The walkway ahead of us was lined with dark wood church pews that were decorated with ivory colored bows and autumn leaves. They were one of the many special touches we had worked on for our special day. My grandfather and I found our pace. About a dozen steps in, he looked over at me and said, “Take your time. Enjoy this moment.” I smiled. He had always been a man of few words but when he spoke, I listened. I did just what he said. I slowed my pace and I relished the moment that I was sharing with him. I knew it would be a fleeting speck of time and a soon-to-be memory that I would hold very close to my heart.

 As we came closer in view, I stared straight ahead at my fiancé. He looked extremely striking in his attire. Our Deacon stood to his right and his best man and five groomsmen stood to his left. His handsome, mocha, oval framed face looked lovingly back at me. It no longer held the boyish appearance I held fallen in love with a decade before. His now virile features held a slight grin as he watched me make my way towards him. After all these years he could still make my heart flutter. My eyes locked with his deep-set dark brown eyes and we exchanged smiles as both our eyes filled with tears. I was overwhelmed with love and gratitude for the man I was about to marry.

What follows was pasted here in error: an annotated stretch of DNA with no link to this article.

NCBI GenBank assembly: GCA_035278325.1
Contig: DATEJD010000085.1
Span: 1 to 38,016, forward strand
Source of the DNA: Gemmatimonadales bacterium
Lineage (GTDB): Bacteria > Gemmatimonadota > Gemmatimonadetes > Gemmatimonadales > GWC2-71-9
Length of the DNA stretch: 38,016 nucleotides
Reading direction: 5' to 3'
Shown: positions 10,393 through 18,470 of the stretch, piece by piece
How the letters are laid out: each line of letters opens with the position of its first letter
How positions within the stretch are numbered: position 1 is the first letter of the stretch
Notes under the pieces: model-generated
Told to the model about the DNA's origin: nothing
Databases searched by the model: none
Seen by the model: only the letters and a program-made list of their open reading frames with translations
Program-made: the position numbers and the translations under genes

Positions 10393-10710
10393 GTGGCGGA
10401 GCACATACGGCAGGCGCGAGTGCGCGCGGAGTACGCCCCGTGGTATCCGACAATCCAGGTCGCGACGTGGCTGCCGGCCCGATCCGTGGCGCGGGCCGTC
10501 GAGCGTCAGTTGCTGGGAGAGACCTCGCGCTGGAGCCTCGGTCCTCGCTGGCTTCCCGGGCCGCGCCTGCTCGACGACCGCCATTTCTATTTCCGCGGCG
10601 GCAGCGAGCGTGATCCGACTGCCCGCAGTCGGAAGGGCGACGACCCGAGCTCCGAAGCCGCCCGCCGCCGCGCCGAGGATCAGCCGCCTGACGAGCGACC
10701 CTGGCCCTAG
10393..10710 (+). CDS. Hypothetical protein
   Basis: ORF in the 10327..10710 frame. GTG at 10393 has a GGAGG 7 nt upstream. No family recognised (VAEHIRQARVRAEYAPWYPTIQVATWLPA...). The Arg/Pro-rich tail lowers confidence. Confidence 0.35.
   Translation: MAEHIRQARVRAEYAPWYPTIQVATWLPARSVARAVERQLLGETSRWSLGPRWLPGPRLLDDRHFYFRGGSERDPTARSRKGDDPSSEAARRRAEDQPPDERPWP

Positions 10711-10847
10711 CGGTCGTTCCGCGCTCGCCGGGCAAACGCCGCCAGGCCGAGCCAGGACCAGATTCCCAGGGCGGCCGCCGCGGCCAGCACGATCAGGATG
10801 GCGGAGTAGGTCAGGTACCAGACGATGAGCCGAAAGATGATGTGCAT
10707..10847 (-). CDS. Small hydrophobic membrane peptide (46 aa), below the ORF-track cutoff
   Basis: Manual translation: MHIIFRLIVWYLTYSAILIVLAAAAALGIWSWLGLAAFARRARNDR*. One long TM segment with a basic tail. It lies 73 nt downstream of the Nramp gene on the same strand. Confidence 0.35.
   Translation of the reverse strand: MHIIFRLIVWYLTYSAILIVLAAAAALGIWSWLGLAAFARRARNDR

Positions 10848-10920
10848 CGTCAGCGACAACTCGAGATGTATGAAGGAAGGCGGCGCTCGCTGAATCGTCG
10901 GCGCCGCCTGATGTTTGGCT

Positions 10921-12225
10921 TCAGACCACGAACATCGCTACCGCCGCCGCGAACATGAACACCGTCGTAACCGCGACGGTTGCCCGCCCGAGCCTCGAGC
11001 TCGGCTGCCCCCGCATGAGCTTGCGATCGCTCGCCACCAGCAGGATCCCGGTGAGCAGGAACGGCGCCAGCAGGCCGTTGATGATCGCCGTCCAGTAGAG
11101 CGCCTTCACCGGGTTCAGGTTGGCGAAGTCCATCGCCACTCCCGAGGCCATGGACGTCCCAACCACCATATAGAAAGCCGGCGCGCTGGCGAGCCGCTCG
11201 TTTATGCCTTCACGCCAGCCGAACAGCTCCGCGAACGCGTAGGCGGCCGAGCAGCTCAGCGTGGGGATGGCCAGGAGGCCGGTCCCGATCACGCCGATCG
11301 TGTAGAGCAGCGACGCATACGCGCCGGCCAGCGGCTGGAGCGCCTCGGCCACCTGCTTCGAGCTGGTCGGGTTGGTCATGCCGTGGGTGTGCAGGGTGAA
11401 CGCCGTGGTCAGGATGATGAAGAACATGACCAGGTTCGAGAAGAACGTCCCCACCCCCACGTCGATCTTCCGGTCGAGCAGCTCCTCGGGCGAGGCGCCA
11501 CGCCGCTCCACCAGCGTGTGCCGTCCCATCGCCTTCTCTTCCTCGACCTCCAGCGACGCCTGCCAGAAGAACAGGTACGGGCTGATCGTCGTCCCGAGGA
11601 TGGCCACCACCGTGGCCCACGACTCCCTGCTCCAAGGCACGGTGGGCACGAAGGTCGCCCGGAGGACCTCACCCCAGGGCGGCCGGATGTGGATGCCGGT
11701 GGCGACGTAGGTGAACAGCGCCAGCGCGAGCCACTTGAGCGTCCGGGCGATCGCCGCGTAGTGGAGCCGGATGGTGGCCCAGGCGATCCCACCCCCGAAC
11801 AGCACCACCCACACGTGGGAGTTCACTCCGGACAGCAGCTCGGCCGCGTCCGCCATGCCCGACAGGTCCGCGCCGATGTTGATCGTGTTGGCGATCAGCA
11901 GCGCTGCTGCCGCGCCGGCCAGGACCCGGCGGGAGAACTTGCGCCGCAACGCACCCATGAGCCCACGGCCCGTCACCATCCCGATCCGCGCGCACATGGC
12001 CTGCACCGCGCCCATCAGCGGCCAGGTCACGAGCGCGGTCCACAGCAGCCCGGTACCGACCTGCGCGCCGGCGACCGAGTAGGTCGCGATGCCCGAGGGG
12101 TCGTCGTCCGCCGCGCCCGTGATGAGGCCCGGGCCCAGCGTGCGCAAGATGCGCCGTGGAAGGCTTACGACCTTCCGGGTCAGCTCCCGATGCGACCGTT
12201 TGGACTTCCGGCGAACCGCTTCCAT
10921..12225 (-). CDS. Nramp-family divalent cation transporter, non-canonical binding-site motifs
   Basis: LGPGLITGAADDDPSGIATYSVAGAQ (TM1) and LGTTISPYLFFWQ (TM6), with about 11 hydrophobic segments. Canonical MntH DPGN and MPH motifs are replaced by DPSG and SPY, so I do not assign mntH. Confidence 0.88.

The flashes from guest’s cameras were going off all around us. I smiled at everyone as I tried to hold back my tears of happiness. It seemed as though the almost 80 foot aisle extended forever. Although I was anxious to reach my soon-to-be husband and excited to start our life together as husband and wife, I knew we would have a shared lifetime together. As I turned to look at my grandfather, my lifetime shared with him flashed through my mind. I envisioned all the time he took to play with me as a child, all the many laughs, and everything he did for me throughout my life. We remained silent for the duration of our walk but looking back, I wish I had leaned over to him and whispered thank you. A thank you to show my gratitude for being there with me then, as well as all the times that led up to that day. I have learned that sometimes the most regrettable words are those left unspoken.